I guess that most of us learned in school that the Romans ditched Britain in 410 AD and abruptly left us to our own devices to run off to protect Rome from the marauding Visigoths. There are many myths about the Roman withdrawal: from the date and ramifications of the withdrawal of troops (was it a sudden departure or a gradual leaving?), to the state of Britain in its wake (did it totally collapse without the Romans to keep us in order or was there an amount of continuity?).
So, firstly, did the Romans really abandon Britain in 410? That has long been the date we assume the Romans left Britain, summoned back by Honorius to defend Rome. Traditionalists have believed that the Romans abandoned their villas, their culture, and left en masse, for the ignorant Britons and Celts to allow civilisation to go to rack and ruin.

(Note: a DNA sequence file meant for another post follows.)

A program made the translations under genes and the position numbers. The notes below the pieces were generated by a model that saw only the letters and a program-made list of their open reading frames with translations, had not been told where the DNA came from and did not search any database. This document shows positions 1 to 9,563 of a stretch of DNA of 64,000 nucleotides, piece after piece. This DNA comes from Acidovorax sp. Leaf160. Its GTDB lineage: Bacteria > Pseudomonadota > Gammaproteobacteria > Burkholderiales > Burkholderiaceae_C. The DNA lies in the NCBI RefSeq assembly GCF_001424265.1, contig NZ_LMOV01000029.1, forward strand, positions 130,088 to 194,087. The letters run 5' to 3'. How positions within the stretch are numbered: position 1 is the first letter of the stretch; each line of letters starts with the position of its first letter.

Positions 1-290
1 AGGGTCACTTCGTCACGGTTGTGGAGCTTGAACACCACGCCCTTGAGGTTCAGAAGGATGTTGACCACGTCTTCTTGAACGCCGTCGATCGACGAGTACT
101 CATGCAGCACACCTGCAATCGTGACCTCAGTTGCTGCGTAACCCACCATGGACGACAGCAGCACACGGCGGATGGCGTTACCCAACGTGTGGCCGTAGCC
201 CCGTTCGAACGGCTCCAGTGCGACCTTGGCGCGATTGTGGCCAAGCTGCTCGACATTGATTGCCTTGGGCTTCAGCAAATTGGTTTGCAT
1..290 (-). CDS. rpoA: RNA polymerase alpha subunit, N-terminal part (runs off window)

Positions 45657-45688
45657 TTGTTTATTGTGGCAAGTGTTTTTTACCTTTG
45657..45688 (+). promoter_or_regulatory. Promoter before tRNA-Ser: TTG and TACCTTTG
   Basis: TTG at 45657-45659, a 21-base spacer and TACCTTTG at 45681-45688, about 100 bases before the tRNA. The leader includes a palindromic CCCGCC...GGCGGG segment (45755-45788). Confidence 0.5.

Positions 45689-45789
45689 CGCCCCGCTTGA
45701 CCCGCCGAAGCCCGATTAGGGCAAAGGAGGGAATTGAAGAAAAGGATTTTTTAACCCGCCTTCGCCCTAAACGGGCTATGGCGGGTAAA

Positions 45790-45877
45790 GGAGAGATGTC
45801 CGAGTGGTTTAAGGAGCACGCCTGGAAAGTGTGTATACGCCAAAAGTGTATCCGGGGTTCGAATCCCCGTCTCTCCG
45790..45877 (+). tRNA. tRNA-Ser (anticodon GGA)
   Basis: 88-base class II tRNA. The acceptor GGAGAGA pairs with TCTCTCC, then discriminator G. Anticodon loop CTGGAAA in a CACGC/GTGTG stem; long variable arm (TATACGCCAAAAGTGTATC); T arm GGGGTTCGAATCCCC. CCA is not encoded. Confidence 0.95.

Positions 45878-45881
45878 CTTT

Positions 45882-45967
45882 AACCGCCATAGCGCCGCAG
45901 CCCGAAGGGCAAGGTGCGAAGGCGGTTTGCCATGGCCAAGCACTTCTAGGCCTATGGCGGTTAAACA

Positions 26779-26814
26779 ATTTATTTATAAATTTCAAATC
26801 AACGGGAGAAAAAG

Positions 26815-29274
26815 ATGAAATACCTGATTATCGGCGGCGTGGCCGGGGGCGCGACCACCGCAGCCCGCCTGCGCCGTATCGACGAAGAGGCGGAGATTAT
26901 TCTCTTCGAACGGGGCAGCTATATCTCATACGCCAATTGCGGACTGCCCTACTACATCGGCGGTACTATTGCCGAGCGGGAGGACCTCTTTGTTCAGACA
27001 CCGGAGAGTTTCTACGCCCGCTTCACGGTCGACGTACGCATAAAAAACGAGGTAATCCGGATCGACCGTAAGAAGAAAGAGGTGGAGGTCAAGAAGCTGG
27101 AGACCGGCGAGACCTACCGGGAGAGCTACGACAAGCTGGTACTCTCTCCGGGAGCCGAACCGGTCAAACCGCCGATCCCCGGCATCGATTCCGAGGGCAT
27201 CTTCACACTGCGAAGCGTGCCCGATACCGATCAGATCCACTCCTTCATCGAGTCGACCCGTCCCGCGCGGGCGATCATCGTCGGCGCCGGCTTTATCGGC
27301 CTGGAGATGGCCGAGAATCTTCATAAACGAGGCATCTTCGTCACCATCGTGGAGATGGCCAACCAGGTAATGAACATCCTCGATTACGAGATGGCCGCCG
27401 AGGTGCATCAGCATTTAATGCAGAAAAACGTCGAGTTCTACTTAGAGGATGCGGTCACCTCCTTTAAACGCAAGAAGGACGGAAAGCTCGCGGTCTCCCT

Now a different view is emerging. It appears (eg from studies of Notitia Dignitatum 4th/5th c AD) that Roman military units were still here much later, suggesting a gradual withdrawal over possibly half a century, and even the ‘Honorius edict’ is in dispute. We only have ‘evidence’ written in the 6th ,7th and 8th centuries either by Byzantine officials or writers such as Gildas, Bede and Nennius, who are now regarded by many academics as distant from events, subjective and unreliable.
Did many of the Romans from the occupation remain in Britain, in their military units, intermarrying with Britons and Celts, becoming integrated and merging cultures? I’d like to think so, although that raises a few more questions …